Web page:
- Equipped with a simple two connector harness system that stems from either side of the rear section of the saddle. These connectors attach easily to the Rider’s belt making being knocked or thrown off more difficult. In addition to this, it also allows easier access when transporting goods, injured personnel or a passenger. As it provides a faster load and unload process, but also secure transportation. Further, the connection is linked to the stirrups. When there is a weight pushing down against the device, the connectors are allowed to slack, allowing the user to pivot and move more freely without falling. When there is a loss of pushing force, often felt in inverted or acrobatic flight when gravity attempts to pull the Rider off the saddle, the connectors cinch, securing the connected to the saddle. This can be overridden by adjusting the Rider’s footing in the stirrups or through the saddle horn itself. It should be noted that most Veteran Riders choose not to use these connectors for their own varied reasons.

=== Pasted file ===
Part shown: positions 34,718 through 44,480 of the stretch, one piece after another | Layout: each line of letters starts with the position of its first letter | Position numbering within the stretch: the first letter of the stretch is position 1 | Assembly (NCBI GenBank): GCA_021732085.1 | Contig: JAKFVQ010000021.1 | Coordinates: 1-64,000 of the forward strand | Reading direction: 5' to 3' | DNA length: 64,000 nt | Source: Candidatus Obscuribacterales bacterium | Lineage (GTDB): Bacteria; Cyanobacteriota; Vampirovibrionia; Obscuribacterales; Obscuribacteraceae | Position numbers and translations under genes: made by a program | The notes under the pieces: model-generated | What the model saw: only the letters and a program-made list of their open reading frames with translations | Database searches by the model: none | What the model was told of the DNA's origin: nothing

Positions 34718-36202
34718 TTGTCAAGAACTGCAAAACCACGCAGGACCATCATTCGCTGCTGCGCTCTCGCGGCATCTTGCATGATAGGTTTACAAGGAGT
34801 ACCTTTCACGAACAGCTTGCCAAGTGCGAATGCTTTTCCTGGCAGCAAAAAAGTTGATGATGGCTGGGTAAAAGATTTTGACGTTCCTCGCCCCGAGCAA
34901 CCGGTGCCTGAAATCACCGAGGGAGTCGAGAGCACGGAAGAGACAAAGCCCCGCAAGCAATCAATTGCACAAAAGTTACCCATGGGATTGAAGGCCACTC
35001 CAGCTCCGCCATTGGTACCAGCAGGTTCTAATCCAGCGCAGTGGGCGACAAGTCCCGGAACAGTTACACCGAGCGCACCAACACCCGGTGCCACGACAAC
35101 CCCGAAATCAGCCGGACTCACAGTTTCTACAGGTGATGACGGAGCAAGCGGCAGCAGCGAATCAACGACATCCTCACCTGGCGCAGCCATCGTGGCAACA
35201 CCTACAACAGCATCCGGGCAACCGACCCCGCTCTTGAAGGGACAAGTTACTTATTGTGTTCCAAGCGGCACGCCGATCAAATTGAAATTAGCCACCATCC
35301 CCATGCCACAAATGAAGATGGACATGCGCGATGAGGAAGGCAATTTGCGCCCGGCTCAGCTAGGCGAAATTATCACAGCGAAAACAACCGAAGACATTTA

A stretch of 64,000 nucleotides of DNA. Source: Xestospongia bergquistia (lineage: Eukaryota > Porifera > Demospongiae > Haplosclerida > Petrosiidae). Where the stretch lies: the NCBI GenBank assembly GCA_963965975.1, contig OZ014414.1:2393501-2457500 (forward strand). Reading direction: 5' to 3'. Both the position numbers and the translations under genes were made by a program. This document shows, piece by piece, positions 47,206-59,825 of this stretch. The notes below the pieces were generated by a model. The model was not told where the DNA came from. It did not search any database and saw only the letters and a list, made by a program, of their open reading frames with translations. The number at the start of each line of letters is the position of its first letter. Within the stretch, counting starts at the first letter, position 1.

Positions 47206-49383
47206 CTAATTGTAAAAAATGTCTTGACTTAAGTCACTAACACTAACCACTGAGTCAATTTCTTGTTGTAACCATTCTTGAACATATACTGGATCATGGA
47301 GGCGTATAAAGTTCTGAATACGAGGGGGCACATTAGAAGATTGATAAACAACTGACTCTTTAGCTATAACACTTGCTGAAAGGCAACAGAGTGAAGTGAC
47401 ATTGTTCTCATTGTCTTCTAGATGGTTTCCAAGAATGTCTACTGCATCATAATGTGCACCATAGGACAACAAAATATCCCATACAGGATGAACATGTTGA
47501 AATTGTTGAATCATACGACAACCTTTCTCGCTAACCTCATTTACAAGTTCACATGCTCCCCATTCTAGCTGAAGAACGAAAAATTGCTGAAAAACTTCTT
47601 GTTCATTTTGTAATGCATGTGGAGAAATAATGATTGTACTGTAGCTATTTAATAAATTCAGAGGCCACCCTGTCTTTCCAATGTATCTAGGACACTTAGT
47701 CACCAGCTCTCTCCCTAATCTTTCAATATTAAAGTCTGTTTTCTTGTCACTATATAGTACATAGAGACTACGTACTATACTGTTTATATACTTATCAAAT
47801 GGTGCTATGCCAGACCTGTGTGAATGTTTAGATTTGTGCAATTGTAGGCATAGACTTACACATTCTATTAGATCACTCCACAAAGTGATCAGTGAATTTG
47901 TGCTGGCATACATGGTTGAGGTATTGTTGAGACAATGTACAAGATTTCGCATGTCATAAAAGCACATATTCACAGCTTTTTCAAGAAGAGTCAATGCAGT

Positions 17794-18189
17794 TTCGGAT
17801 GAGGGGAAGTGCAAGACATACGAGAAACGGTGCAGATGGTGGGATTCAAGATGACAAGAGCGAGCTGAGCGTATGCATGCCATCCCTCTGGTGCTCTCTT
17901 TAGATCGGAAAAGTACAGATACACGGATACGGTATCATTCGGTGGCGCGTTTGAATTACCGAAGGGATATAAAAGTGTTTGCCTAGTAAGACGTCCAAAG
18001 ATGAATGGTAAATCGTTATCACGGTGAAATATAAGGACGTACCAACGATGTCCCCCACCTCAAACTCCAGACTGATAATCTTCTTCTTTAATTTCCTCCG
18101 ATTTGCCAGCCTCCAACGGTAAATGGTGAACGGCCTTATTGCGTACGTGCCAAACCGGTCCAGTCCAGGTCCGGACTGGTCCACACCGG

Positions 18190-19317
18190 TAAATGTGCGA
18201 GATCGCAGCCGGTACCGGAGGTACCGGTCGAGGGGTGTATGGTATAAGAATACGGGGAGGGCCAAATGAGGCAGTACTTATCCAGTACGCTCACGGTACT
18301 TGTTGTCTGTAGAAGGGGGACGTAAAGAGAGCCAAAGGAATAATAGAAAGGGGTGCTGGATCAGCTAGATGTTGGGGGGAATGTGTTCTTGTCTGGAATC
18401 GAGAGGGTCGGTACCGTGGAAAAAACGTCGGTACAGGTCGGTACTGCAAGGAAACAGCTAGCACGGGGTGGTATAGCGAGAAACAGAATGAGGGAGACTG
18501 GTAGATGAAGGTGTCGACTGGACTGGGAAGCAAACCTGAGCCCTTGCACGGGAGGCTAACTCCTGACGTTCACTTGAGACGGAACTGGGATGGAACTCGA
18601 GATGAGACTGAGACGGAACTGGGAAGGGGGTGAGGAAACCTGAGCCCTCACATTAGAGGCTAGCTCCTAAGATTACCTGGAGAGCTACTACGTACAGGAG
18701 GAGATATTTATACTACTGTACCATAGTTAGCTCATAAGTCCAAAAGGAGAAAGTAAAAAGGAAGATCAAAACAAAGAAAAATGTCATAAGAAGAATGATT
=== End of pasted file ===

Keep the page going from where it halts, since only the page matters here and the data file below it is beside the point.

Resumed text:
- A storage device for the Rider's bow is often kept on the Rider's bow arm side in the form of a sling or a pouch. Made of the same materials as the saddle, it is both weather resistant and durable, while remaining lightweight. Easily accessible for both drawing or stowing on the fly. A quiver is often kept on the opposite side, but while the bow storage can be placed on the front or rear sides of the saddle, the quiver is generally located more on the center side near the Rider's leg or hip and angled at a slant with the neck towards the Rider. In order to prevent loss of arrows or one's bow during inverted or acrobatic flight each storage device comes with a small locking mechanism. The upper limb of the bow connects with the clamp creating a stationary point for the bow to rest. This is disabled by a single firm pull. This same system works for the quiver, attaching to the shaft just below the fletchings.

Though there are various and often dozens of customization options for saddle configuration all of them are limited by two factors: weight and task.

- A heavier weight affects speed, distance covered, longer take offs and landings, less maneuverability, etc. Whereas a lighter weight means less available supplies, equipment, gear and armaments.

- Tasks often falls into three categories

  • Combat : Higher ammunition or armor demands
  • Travel : Further distance demands and supplies
  • Transportation: Initial weight and distance demands